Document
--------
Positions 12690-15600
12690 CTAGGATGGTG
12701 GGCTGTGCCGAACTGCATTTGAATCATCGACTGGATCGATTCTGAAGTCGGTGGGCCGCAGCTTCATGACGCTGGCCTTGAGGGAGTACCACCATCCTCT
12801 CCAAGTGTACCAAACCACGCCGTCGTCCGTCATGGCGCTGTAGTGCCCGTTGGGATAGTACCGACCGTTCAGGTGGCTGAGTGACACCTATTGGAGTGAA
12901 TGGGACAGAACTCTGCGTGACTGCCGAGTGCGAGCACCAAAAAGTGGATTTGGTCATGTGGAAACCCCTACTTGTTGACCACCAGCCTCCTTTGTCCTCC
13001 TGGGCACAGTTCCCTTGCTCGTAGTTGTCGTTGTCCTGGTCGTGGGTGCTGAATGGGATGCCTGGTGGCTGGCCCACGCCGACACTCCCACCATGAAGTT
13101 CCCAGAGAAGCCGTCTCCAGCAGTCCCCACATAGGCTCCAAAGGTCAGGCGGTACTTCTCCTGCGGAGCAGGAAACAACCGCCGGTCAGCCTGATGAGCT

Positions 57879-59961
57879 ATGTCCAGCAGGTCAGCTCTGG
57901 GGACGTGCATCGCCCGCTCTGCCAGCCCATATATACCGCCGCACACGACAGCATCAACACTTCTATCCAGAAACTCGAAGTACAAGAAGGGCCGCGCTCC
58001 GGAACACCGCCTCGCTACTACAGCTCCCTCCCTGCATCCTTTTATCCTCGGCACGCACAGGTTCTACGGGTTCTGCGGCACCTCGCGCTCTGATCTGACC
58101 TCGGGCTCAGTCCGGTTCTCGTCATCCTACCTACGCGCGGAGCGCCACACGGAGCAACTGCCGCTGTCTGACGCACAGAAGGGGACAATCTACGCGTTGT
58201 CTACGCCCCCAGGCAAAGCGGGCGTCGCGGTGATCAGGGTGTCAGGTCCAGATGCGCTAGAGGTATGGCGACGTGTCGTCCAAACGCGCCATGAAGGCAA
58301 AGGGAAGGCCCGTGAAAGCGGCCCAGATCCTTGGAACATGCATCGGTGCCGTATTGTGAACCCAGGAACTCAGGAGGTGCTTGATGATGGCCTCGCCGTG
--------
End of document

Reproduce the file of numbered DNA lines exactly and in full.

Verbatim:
Positions 12690-15600
12690 CTAGGATGGTG
12701 GGCTGTGCCGAACTGCATTTGAATCATCGACTGGATCGATTCTGAAGTCGGTGGGCCGCAGCTTCATGACGCTGGCCTTGAGGGAGTACCACCATCCTCT
12801 CCAAGTGTACCAAACCACGCCGTCGTCCGTCATGGCGCTGTAGTGCCCGTTGGGATAGTACCGACCGTTCAGGTGGCTGAGTGACACCTATTGGAGTGAA
12901 TGGGACAGAACTCTGCGTGACTGCCGAGTGCGAGCACCAAAAAGTGGATTTGGTCATGTGGAAACCCCTACTTGTTGACCACCAGCCTCCTTTGTCCTCC
13001 TGGGCACAGTTCCCTTGCTCGTAGTTGTCGTTGTCCTGGTCGTGGGTGCTGAATGGGATGCCTGGTGGCTGGCCCACGCCGACACTCCCACCATGAAGTT
13101 CCCAGAGAAGCCGTCTCCAGCAGTCCCCACATAGGCTCCAAAGGTCAGGCGGTACTTCTCCTGCGGAGCAGGAAACAACCGCCGGTCAGCCTGATGAGCT

Positions 57879-59961
57879 ATGTCCAGCAGGTCAGCTCTGG
57901 GGACGTGCATCGCCCGCTCTGCCAGCCCATATATACCGCCGCACACGACAGCATCAACACTTCTATCCAGAAACTCGAAGTACAAGAAGGGCCGCGCTCC
58001 GGAACACCGCCTCGCTACTACAGCTCCCTCCCTGCATCCTTTTATCCTCGGCACGCACAGGTTCTACGGGTTCTGCGGCACCTCGCGCTCTGATCTGACC
58101 TCGGGCTCAGTCCGGTTCTCGTCATCCTACCTACGCGCGGAGCGCCACACGGAGCAACTGCCGCTGTCTGACGCACAGAAGGGGACAATCTACGCGTTGT
58201 CTACGCCCCCAGGCAAAGCGGGCGTCGCGGTGATCAGGGTGTCAGGTCCAGATGCGCTAGAGGTATGGCGACGTGTCGTCCAAACGCGCCATGAAGGCAA
58301 AGGGAAGGCCCGTGAAAGCGGCCCAGATCCTTGGAACATGCATCGGTGCCGTATTGTGAACCCAGGAACTCAGGAGGTGCTTGATGATGGCCTCGCCGTG